Despite our increasing knowledge of the human brain, evolution and general biological processes, one thing has remained a mystery: why females orgasm. Now, researchers from the University of Vienna in Austria may have an answer.
In a study published in PNAS, the researchers found that the female orgasm may be an evolutionary leftover from a time when our ancestors needed clitoral stimulation to release eggs for fertilization. Although human females nowadays release eggs once a month regardless of sexual activity, some animals, such as cats, camels and rabbits, still require a mate to trigger ovulation (Wilson: 2019). With their clitorises residing near or within their copulatory canals (their versions of the vagina), they are prime receptors to signal the ovaries to ovulate, and thus have the best chances of getting pregnant.
Given the relative distance of the human clitoris from the vagina, researchers suggest that over time, our species branched off from the “induced ovulators”, to instead adapt monthly cycles. In doing so, the female orgasm lost its physiological function, and stayed as a happy evolutionary relic, as much as nipples have for men (Wu: 2019).
To test this theory out, researchers from the University of Vienna took an experimental approach. Knowing that Fluoxetine, the active ingredient in the antidepressant Prozac, has a side-effect of delaying or preventing orgasms in humans, they thought to test its effects on rabbits, an “induced ovulation” species. They theorized that, should orgasms be evolutionarily linked to ovulation, then usage of the drug should reduce both chances of orgasm and ovulation.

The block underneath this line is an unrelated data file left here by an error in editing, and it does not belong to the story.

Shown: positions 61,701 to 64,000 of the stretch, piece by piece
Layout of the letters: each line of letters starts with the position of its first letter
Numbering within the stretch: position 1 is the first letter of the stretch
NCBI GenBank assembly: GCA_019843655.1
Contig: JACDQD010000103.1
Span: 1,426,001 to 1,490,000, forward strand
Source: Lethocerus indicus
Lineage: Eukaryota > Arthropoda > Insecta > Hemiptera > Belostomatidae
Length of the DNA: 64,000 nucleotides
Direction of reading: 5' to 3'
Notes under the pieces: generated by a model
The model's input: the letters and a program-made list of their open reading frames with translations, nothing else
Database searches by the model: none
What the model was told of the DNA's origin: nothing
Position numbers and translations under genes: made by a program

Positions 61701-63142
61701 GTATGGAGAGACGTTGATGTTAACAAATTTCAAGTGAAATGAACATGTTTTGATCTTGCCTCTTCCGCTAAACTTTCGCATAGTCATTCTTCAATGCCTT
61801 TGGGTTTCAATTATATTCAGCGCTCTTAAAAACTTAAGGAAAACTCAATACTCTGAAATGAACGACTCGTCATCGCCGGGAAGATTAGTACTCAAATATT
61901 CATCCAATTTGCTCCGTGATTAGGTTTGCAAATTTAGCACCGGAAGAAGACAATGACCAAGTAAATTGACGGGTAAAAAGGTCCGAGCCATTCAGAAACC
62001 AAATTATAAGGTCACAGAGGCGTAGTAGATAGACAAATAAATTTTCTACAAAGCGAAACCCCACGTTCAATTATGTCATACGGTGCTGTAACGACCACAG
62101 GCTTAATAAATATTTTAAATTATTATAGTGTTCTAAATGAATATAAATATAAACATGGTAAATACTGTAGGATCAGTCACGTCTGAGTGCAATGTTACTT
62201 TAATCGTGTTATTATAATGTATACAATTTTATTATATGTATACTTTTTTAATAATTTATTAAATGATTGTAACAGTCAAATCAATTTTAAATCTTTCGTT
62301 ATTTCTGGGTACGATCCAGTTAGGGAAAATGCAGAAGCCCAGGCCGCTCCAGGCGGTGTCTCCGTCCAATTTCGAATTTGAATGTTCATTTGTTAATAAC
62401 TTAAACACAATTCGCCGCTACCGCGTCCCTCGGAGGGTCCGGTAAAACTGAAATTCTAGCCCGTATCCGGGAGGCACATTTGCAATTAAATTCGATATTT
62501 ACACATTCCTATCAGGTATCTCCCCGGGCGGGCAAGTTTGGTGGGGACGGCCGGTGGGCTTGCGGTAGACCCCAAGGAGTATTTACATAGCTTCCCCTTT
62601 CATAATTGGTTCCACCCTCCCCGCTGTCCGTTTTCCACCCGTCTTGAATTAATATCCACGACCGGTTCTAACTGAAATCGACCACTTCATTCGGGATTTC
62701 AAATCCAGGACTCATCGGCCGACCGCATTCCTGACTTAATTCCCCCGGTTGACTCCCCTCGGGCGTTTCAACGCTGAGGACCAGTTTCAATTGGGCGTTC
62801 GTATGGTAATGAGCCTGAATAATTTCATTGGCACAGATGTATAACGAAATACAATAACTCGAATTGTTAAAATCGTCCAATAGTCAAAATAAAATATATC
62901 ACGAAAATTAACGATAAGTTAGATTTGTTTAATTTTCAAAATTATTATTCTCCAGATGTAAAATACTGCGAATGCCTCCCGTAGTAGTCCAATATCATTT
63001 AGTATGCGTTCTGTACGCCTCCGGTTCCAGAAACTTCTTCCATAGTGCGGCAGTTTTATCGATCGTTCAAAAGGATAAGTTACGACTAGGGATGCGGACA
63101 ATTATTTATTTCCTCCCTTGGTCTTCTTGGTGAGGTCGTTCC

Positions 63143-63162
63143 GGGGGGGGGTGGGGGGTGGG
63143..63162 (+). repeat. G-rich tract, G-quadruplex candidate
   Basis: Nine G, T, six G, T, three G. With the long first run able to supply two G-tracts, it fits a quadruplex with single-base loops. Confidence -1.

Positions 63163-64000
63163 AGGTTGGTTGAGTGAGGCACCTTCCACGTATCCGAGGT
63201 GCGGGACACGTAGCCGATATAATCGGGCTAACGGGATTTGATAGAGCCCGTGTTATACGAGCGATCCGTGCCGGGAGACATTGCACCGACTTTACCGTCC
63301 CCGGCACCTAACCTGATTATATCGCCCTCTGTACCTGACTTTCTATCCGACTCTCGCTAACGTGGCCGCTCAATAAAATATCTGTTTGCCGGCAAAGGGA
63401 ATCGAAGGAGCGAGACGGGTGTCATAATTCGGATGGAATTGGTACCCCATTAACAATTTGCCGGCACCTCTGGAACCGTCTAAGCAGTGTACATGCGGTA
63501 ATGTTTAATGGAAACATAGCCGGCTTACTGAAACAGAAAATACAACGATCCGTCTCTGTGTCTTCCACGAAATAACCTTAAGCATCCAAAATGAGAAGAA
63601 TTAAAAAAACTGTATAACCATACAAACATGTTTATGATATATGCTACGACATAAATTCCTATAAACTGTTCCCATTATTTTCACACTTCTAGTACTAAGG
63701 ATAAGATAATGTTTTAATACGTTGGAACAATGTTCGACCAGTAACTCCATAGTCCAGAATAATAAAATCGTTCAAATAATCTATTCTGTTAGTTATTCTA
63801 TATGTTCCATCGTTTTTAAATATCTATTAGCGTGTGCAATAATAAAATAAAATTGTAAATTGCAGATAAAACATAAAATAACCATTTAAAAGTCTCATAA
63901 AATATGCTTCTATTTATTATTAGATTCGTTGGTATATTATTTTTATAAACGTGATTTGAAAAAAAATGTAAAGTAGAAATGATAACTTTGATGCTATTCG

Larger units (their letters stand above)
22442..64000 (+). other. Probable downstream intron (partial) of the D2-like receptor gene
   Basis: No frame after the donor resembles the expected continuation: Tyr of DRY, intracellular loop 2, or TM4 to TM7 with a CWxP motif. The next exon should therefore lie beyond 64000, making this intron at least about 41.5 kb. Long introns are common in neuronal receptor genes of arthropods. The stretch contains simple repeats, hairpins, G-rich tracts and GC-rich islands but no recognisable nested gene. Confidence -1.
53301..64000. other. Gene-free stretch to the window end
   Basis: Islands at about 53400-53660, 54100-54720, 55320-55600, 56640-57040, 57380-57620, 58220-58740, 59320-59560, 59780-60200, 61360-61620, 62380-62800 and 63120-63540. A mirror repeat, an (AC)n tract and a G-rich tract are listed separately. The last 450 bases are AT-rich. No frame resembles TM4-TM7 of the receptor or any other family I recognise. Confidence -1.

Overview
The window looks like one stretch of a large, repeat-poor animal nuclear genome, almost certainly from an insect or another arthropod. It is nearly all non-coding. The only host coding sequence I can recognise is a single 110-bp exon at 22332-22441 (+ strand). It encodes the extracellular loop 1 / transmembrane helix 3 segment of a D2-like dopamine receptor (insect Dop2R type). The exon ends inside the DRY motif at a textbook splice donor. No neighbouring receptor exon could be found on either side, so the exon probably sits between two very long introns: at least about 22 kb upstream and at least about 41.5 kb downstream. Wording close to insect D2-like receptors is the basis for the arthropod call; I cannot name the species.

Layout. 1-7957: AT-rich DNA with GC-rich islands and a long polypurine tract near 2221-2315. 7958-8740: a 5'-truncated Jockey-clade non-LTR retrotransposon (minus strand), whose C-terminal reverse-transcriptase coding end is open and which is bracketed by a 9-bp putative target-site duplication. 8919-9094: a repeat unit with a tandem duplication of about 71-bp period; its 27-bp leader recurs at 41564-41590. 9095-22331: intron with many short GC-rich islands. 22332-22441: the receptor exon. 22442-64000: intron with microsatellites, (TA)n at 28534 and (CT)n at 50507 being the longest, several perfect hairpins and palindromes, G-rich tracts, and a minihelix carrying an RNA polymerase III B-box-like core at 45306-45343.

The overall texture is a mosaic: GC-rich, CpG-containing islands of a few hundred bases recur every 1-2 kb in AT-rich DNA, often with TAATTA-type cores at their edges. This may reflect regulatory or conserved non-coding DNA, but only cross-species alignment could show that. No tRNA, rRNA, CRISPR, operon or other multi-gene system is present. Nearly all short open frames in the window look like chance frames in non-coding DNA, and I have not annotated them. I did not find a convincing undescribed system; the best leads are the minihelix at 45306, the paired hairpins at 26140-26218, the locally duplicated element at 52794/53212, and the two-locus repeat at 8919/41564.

In their study, the researchers gave Fluoxetine to 12 female rabbits for two weeks, and mated them with a male rabbit. A day later, they inspected the females to see how many had ovulated. They found that the drugged rabbits released around 30% fewer eggs than a control group left undrugged (Davis: 2019).
To confirm whether these fertility-compromising effects of fluoxetine were happening via the brain, the researcher then dosed another group of rabbits with a hormone that triggers the ovaries to release eggs without sexual activity on the last day of a Fluoxetine regimen. Inspecting these rabbits a day later, they found that their rates of ovulation were similar to those of the initial control group. This meant the antidepressants had little effect on them and that, as suspected, orgasms via clitoral stimulation likely acted on the brain to induce ovulation (Wu: 2019).
Although interesting findings, the researchers nevertheless warn that as rabbits aren’t humans, we still can not be sure if we orgasm for the same reasons. Moreover, they suggested that it is still possible that the downtick in ovulation experienced by rabbits on fluoxetine may be due to other factors beyond the ability to orgasm due to biological differences between rabbits and humans.
Wilson, Clare: New Scientist
Wu, Katherine: PBS
Davis, Nicola: The Guardian